New parties in House struggling to make an impactRastriya Swatantra, Janamat and Nagarik Unmukti parties have failed to effectively play their parliamentary roles.
Three parties—the Rastriya Swatantra Party, the Janamat Party and the Nagarik Unmukti Party—made it to Parliament last November in their first try at parliamentary politics, winning 20, six, and four seats, respectively. But they have failed to deliver effectively either as ruling parties or as strong opposition raising public voices, say observers.
Jhalak Subedi, a political commentator, said the new parties are struggling to take a clear ideological stance and appear more focussed on negotiations for power. “Either they lack a clear roadmap for their political agenda, or they are unwilling to prepare one.”
The Rastriya Swatantra Party (RSP) and the Janamat Party joined the CPN (Maoist Centre) chair Pushpa Kamal Dahal-led government formed after last November’s elections—the former with three ministries and a minister of state, and the latter with just one minister.
But the RSP’s tenure in the government was short-lived. Its party chair and the then home minister Rabi Lamichhane was stripped of the lawmaker position on January 27 after the Supreme Court invalidated his Nepali citizenship.
Prime Minister Dahal himself took charge of the home ministry. Another coalition partner, CPN-UML chair KP Sharma Oli, pressed him to allocate the ministry to Lamichhane, but Dahal declined. Lamichhane’s personal attempts to regain the position also failed. Eventually the RSP quit the government and recalled its ministers, even as it continued supporting the government.
The party’s decision to recall its ministers but support the government left it in a position whereby it could neither be an effective ruling party nor a strong opposition.
The Nagarik Unmukti Party had said it would join the Dahal-led government if its jailed leaders and cadres, including Resham Chaudhary, were freed. During the first floor test of Prime Minister Dahal, the party decided to support him but remain in the opposition bench until its demands were met. The Nagarik Unmukti kept pushing its demands to the point that the government in Sudurpaschim province collapsed within a month of its formation after the UML chief minister was unable to secure a mandatory vote of confidence.
Uddhab Pyakurel who teaches political sociology at the Kathmandu University said the main problem with the three parties is that their leaderships are essentially authoritarian, coming to decisions without in-party consultations.
“The parties are person-centric. For example the Rastriya Swatantra Party is Rabi Lamichhane-centered, and it impacts its modus operandi and every decision.”
According to Pyakurel, the freedom of Resham Chaudhary is a legal issue, but the Nagarik Unmukti Party has been viewing it solely as a political one.
Likewise, the politics of the Janamat Party has revolved around the ego clash between its chair CK Raut and Janata Samajbadi Party chair Upendra Yadav.
“The new parties appear even worse when it comes to embracing or accommodating differing opinions. If a party is person centric, its leader is always focussed on rewarding his or her confidants with powerful government positions including ministers in order to continue to win their loyalty and support,” Pyakurel said.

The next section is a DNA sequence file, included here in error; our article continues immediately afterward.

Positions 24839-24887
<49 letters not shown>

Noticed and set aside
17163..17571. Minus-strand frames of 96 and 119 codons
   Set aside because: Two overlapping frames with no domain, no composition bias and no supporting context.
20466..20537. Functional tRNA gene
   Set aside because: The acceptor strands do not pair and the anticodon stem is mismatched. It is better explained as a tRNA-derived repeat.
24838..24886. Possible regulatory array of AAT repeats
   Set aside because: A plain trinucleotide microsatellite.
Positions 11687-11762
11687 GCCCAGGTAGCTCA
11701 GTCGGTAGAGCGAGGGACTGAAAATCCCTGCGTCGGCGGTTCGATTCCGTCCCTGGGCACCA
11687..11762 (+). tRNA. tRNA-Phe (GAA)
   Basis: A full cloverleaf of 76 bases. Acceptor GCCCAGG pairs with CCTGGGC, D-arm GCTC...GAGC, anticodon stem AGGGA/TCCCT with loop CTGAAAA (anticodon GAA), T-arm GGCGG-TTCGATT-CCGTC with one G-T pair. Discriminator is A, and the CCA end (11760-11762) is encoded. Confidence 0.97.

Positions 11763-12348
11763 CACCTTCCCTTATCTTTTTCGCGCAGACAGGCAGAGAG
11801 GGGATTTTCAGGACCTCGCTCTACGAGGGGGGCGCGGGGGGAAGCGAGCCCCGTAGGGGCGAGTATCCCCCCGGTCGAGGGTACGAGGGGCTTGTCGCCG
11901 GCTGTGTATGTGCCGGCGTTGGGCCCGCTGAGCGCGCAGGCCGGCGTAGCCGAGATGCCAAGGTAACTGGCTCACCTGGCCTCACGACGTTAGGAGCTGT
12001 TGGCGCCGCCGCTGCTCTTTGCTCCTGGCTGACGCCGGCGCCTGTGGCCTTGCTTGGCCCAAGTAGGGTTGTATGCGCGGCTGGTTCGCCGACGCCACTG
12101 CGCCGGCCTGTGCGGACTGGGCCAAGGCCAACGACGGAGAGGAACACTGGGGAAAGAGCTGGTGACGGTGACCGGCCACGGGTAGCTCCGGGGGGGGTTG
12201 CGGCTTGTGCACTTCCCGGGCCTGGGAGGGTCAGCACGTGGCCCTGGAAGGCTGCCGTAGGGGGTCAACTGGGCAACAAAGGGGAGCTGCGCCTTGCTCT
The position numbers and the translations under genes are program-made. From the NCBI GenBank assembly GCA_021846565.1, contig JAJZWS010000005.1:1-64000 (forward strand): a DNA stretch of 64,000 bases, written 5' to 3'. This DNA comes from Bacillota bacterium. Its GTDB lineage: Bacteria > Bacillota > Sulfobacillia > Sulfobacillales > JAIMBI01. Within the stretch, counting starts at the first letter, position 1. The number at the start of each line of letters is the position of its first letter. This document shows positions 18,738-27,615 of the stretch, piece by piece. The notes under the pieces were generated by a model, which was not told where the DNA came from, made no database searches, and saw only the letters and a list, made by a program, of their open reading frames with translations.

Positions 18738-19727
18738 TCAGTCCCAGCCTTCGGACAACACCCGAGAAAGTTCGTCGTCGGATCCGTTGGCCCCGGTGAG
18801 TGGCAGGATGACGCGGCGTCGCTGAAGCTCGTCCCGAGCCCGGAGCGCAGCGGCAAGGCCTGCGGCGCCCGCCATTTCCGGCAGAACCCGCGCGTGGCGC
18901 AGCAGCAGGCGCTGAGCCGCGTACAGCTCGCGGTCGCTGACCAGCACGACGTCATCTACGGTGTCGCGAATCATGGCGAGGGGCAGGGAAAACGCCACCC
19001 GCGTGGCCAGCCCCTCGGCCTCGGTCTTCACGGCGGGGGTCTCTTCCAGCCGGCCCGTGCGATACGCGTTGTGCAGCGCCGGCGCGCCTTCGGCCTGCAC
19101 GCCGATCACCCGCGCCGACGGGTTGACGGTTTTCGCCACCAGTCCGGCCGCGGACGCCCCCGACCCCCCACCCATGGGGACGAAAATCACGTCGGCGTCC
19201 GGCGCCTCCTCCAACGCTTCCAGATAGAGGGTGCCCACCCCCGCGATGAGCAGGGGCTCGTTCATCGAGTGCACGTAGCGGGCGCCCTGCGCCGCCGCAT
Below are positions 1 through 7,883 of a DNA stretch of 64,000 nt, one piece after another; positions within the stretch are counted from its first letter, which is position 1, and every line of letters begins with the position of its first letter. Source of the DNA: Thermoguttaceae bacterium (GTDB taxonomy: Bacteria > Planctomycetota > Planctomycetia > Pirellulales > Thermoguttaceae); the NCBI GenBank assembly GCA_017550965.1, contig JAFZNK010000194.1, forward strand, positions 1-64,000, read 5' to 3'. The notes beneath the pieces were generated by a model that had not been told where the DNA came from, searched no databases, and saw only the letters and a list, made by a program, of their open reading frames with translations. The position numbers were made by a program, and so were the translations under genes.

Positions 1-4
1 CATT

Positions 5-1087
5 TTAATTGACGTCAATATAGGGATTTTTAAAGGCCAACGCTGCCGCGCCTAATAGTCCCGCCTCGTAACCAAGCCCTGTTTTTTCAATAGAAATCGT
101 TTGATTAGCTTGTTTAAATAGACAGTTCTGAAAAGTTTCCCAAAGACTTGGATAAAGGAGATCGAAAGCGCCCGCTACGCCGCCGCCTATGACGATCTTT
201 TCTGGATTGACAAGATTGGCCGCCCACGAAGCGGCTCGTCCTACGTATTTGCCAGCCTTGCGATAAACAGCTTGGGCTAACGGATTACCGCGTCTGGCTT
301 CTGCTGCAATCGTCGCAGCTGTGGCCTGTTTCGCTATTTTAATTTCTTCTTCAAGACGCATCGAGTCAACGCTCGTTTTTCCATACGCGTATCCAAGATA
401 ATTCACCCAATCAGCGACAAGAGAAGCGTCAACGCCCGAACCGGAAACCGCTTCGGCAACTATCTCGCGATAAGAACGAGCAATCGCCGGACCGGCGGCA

Dahal, as the new head of the coalition including the Congress, has not been so accommodative of the new parties—or that is how they feel.
Dahal’s former partner, the UML, decided to pull out of the government on February 27 after the Maoist Centre refused to support a UML nominee for President.
Dahal’s second confidence vote came within two-and-a-half months of his first, as a result of the UML and the Rastriya Prajatantra Party quitting the government and withdrawing their support.
He took the floor test on March 20 and won with the backing of the new ten-party alliance that also included all three new parties—the RSP, the Janamat Party, and the Nagarik Unmukti Party.
The new alliance set its eyes first on the presidential and vice-presidential elections. The Maoist Centre decided to back a Nepali Congress candidate for President in the election held on March 9.
In the current government, the Nagarik Unmukti Party’s chairperson Ranjita Shrestha, who was tipped to lead the Ministry of Youths and Sports, later agreed to be minister for Land Management, Cooperatives and Poverty Alleviation. But she had been demanding the Urban Development portfolio.
When Dahal finally expanded his Cabinet last Friday, the Janamat Party got riled after it was denied the portfolio of its choice. Just before the President administered the oath of office to four new ministers at the President’s Office, the party’s minister, Abdul Khan, tendered his resignation after the Ministry of Industry his party was hoping to get was given to the Nepali Congress.
Subedi thinks smaller parties in the ruling coalition are under constant pressure to make their presence felt, which, in their reckoning, is possible only by getting hold of a handful of ministries. “Look, our society is also impatient and can hardly wait for five years. Nepali politicians thus promise their voters and cadres that they will soon get positions of power so that ‘we can do your work’.”
The RSP is yet to decide whether to join the government. But leaders claim the party will pick a path soon.
RSP central committee member and press coordinator Ganesh Karki agrees that the party should clarify whether it will be a strong and effective ruling party or a potent opposition in Parliament. But, he said, the party is now fully focused on the by-elections so that it can win all three contested seats and become even more powerful in Parliament—thus the job of taking a clear stand has been postponed.
“But our lawmakers have been strongly raising issues of public concern in Parliament,” he said.